Restated Articles of Incorporation Definition

Restated Articles of Incorporation are an updated and consolidated version of a company's foundational document, outlining its structure, purpose, and key provisions, which may be amended to reflect changes in the company's structure or goals.

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The definition of Restated Articles of Incorporation is a business document that combines a corporation’s Articles of Incorporation with any amendments on file.

Articles of Incorporation vs. Restated Articles of Incorporation

Articles of Incorporation is the formation document necessary to form a corporation with the state. Without the Articles of Incorporation, the corporation doesn’t exist.

Restated Articles of Incorporation is a document that the corporation files with the state, essentially for organizational purposes. Because of the nature of the document, Restated Articles of Incorporation is a one-stop shop for all amendments to a company’s Articles of Incorporation. The state doesn’t require Restated Articles of Incorporation, meaning that filing is completely optional — unlike Articles of Incorporation. 

Amended Articles of Incorporation vs. Restated Articles of Incorporation

Generally, states allow corporations to file amendments to their Articles of Incorporation at any time. Articles of Amendment are the appropriate form to use when filing amendments. Once a corporation files the Articles of Amendment, and the state accepts the filing, the corporation now has Amended Articles of Incorporation. 

Contrast that with Restated Articles of Incorporation, which a corporation files after an amendment or two is on file with the state. The difference in language is minor, but the main difference between the two is the time of filing. Amended Articles of Incorporation will always precede the filing of Restated Articles of Incorporation. 

Benefits of Restated Articles of Incorporation

Although they aren’t required, there are Restated Articles of Incorporation advantages that you might want to consider. The document restates the company’s entire Articles of Incorporation, including any amendments, into one document for future reference. This helps corporations keep track of their amendments by combining them seamlessly with the original Articles of Incorporation. Now, the company has one cohesive formation document. 

Over the years, a business may have several changes, including changes to the following:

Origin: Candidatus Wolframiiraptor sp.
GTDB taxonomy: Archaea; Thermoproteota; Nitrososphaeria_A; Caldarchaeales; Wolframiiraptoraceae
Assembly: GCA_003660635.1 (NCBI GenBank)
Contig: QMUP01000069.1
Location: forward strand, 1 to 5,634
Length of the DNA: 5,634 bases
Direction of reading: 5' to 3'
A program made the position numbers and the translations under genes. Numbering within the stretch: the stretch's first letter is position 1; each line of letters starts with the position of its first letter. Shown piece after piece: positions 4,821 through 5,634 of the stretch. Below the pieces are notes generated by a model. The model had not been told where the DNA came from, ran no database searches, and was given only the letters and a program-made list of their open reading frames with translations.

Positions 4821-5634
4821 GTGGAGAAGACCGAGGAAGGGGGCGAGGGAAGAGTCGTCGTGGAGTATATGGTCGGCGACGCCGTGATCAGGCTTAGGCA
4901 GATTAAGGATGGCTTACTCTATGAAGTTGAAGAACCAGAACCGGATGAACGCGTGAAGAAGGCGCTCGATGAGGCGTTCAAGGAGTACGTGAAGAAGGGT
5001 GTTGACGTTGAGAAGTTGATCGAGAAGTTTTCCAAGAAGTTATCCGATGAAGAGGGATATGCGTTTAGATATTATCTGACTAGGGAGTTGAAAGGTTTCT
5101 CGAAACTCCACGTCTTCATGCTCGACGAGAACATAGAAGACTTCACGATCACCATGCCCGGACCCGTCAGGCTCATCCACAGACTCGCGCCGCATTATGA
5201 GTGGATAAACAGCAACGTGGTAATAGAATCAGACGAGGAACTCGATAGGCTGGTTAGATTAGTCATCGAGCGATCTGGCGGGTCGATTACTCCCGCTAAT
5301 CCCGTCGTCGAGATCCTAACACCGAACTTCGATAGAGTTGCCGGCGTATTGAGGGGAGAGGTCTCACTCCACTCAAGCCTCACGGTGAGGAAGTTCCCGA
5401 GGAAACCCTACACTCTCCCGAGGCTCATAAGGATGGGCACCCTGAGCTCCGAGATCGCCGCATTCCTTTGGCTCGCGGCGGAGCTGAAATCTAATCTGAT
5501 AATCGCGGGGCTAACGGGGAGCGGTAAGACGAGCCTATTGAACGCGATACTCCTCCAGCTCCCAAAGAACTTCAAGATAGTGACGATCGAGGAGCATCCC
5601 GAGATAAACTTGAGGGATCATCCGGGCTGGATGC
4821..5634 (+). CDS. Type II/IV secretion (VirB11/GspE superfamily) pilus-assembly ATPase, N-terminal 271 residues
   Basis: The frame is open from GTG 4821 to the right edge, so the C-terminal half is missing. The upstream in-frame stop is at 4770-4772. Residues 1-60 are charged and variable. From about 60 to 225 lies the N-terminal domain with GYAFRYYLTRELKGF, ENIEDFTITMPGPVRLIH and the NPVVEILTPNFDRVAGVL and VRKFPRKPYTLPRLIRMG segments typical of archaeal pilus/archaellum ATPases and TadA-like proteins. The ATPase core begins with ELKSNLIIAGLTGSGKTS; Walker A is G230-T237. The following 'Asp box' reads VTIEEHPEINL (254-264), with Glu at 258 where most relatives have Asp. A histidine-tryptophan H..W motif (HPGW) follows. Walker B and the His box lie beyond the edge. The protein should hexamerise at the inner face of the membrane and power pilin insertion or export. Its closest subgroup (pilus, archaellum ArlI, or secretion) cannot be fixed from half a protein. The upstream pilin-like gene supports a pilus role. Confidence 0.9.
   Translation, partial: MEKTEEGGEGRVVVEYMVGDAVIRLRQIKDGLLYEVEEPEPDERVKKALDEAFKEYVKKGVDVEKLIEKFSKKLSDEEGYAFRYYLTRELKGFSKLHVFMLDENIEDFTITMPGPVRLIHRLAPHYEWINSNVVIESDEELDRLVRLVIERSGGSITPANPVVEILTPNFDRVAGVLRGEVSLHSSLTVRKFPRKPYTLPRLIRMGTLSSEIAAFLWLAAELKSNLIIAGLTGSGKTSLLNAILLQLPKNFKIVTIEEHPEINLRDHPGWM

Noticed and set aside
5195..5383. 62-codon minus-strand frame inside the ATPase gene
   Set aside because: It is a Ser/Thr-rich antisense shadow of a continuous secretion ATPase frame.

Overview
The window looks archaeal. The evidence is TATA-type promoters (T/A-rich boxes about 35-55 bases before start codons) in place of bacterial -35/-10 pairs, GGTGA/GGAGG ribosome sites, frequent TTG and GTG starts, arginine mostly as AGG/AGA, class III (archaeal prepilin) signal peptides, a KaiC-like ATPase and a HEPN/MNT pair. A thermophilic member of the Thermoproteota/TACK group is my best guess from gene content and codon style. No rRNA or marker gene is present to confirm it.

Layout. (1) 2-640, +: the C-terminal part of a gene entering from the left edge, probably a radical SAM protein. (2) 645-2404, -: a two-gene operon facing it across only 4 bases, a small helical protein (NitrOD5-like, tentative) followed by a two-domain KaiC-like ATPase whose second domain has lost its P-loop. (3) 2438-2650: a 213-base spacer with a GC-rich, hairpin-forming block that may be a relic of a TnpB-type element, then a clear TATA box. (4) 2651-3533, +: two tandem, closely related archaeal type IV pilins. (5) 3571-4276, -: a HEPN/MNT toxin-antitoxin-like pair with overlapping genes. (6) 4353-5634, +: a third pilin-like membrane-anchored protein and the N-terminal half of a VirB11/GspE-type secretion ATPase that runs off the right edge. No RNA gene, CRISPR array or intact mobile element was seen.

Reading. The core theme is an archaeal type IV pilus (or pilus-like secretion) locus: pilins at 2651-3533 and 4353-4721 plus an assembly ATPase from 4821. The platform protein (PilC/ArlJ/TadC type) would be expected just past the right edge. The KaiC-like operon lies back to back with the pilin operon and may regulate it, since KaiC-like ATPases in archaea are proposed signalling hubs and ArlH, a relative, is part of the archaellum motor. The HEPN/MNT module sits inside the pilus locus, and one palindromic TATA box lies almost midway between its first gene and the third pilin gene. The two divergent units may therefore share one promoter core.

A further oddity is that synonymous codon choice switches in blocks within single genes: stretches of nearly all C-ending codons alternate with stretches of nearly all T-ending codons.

• Company’s address
  • Purpose
  • Registered agent
  • Type of corporation
  • Official company name

Keeping an official record of all of these changes in one document helps keep records filed with the state succinct and organized. 

Restated Articles of Incorporation benefit a company by superseding the company’s prior Articles of Incorporation when information is outdated. It makes the company’s most updated information easy to find, thereby ensuring that the company isn’t subject to liability for any misstated or outdated information.

Restated Articles of Incorporation Considerations

Depending on the laws of your state, the Restated Articles of Incorporation may need member approval if it includes an amendment that requires approval from members. This typically only applies to Amendments to Articles of Incorporation that are substantive. Your state may also charge a fee for filing your Restated Articles of Incorporation.


Restated Articles of Incorporation is a business document that consolidates amendments to a corporation’s Articles of Incorporation into one convenient place. Restated Articles of Incorporation aren’t required for a corporation to be active with the state, but they can help keep track of business changes.

We Can Help

Whether you want to file Articles of Incorporation or another form to start your small business, we’re here to help with your business formation needs.

We offer many other services, including our Amendment Filing Services, for when you need to amend your company’s Articles of Incorporation. This service allows you to change your Articles of Incorporation and any other documents you have filed with the state. 

Disclaimer: The content on this page is for information purposes only and does not constitute legal, tax, or accounting advice. If you have specific questions about any of these topics, seek the counsel of a licensed professional.

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Written by Team ZenBusiness

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